Friday futures show that after a stumble in the previous session, stocks will once again be on the front foot when the opening bell rings on Wall Street.
However, the decline on Thursday illustrates how vulnerable a market can always be to sudden sell-offs after rallying so hard.
Alertness and nimble thinking is required. Denise Chisholm (no relation), director of quantitative market strategy at Fidelity, says that investors should be wary of relying too much on their gut instincts, so she analyzes market history to uncover patterns and probabilities that can help inform the current outlook.
And Chisholm has come up with what she says are three surprising investing ideas to consider now.
First, tech stocks and why the current rally could have staying power. The S&P Technology Select Sector index by late this month had gained some 40% for the year to date, yet this surge came as profits for the sector declined in the 12 months through May, she notes.
Chisholm looked at other periods when tech outperformed even as the sector’s profits fell and found the market historically has been good at anticipating earnings rebounds for tech.
“In fact, after 12-month periods when tech profits have fallen but tech stocks have outperformed, the sector’s earnings then went on to more than double over the next 12 months on average, based on data going back to 1962. And the stocks outperformed the broad market by an average of 7 percentage points during those periods,” says Chisholm.
“Past performance is never a guarantee of future results. But if tech stocks have been surging in anticipation of an earnings recovery, then it’s possible this tech rally could have room to run,” she adds.
Next, consumer discretionary stocks. Although purveyors of non-essential goods may be expected to struggle during an economic downturn, Chisholm sees three reasons to be bullish.
The sector is looking cheap, with its price-to-book ratio relative to that of the broader market in the bottom 25% of its historical range, as low as it was during the pandemic in 2020. “After trading at similar levels in the past, the sector has outperformed the market by an average of 4 percentage points over the following 12 months,” says Chisholm.
Falling inflation allows households to spend more on non-essential goods and services. The consumer discretionary sector outperformed the market 70% of the time when considering rolling 12-month periods when inflation was cooling.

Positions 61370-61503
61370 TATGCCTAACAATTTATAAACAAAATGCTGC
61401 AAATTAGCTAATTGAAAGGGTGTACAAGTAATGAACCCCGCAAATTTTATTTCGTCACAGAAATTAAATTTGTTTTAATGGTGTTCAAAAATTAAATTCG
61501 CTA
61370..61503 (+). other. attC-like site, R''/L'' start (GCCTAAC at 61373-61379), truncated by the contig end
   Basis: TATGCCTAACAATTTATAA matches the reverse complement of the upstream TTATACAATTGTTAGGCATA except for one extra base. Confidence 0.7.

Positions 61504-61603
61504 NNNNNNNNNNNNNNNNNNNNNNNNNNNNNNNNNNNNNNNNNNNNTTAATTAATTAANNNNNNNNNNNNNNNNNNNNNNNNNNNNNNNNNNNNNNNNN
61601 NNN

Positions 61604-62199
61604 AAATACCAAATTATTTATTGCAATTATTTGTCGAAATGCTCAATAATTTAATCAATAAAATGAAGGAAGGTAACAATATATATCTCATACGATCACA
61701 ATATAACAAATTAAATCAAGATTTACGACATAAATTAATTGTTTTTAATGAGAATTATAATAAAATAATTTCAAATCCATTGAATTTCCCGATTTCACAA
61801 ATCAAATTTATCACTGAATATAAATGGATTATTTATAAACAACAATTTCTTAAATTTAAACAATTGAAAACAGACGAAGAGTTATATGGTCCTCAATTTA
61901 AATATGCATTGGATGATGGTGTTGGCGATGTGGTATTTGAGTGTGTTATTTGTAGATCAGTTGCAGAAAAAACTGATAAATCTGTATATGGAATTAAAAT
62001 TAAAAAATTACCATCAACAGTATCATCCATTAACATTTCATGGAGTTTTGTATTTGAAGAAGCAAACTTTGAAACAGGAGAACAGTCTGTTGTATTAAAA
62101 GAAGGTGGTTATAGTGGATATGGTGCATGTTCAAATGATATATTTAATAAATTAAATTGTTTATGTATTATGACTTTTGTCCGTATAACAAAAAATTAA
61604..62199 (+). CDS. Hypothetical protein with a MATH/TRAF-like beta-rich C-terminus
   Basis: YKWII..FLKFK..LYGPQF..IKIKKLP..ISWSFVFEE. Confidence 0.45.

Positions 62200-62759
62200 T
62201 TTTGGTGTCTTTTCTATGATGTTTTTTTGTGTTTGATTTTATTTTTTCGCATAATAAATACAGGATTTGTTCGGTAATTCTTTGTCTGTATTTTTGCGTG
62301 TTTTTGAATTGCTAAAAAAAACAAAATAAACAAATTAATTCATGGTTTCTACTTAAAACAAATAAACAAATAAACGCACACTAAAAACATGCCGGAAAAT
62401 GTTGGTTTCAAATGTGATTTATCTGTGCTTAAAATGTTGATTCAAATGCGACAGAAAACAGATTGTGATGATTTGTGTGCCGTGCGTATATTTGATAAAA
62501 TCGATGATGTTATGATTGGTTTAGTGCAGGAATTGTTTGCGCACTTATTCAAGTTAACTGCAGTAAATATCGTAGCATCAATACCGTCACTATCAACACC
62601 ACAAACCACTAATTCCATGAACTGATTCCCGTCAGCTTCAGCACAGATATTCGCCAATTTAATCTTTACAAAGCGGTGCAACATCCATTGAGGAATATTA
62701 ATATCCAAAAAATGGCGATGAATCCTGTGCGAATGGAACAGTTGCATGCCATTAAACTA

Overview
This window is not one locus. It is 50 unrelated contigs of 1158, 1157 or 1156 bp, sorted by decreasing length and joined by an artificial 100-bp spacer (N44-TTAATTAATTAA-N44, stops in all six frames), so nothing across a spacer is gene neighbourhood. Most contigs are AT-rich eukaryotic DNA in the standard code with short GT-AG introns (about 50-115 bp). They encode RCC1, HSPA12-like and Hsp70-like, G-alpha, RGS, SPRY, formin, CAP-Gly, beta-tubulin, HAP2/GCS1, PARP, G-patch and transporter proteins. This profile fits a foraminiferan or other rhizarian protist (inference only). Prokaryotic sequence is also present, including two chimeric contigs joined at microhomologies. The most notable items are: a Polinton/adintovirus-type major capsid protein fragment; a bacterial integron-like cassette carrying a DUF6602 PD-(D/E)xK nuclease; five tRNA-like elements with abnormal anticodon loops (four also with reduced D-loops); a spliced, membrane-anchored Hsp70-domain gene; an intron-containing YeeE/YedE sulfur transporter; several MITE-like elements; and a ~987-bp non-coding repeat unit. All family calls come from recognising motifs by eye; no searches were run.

Also, the current tightness of bank lending — the sector’s willingness to lend this spring hit the bottom 10% of its range since the mid-1960’s — may seem bad for consumer discretionary, but historically has served as a contrarian indicator.
“When bank willingness to lend hit the bottom 10% of its range in the past, consumer discretionary went on to beat the market more than 75% of the time over the next 12 months—the best odds of any sector,” says Chisholm.
Finally, there’s industrials, where the set up is similar to consumer discretionary. In the second quarter, industrials’ relative price-to-book ratios dropped to the lowest 25% of of its historical range. “After bottom-quartile relative valuations historically, the sector outperformed the market over the next 12 months more than 70% of the time,” says Chisholm.
In addition, the latest Institute for Supply Management manufacturing new orders index dropped to the lowest 5% of its historical range since 1962. That makes it easier to beat expectations, and historically the index’s fall to such levels also left industrials with a more than 70% chance of beating the market over the next 12 months.
“To be sure, there’s no shortage of economic headwinds, and past performance is no guarantee of future results. But my research suggests reasons to remain positive on the stock market—and especially on the technology, consumer discretionary, and industrials sectors,” Chisholm concludes.
The inflation data came pretty much in line with forecasts and so had little impact initially on markets. U.S. stock-index futures
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Two data points that are closely watched by the Fed as gauges of underlying inflationary pressures in the economy were released on Friday. The core personal consumption expenditure index for June rose by 0.2% month-on-month, as expected, and the employment cost index, for the second quarter, rose 1% versus expectations of 1.1%.
Other economic data on Friday include the July consumer sentiment survey at 10 a.m.
The earnings season rumbles on. Among those presenting their results on Friday are Exxon Mobil
whose shares are a touch softer after missing profit estimates. Procter & Gamble
shares are up 2% after price rises helped it beat forecasts, Chevron
shares are little changed.
stock is tanking 16% after the company reported revenue that fell short of analysts’ estimates and offered a weak forecast.
The Bank of Japan confirmed that it was tweaking its yield curve control policy, sparking volatility in the yen
and pushing 10-year government bond yields
at one point to their highest since 2014.
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Retail investors have been wary of the latest part of the stock market rally, data from Vanda Research suggests.
“Over the past five trading sessions ending Wednesday, retail traders bought an average of $1.08 billion worth of securities per day, significantly dipping below the post-Covid daily average of $1.2 billion for the first time since early May. This is not all bad news for U.S. equities as retail’s pullback likely implies that stickier institutional capital has supported the more recent leg of the rally…Seasonality and thematic rotations are behind the recent decline in overall net retail purchases,” says Vanda.
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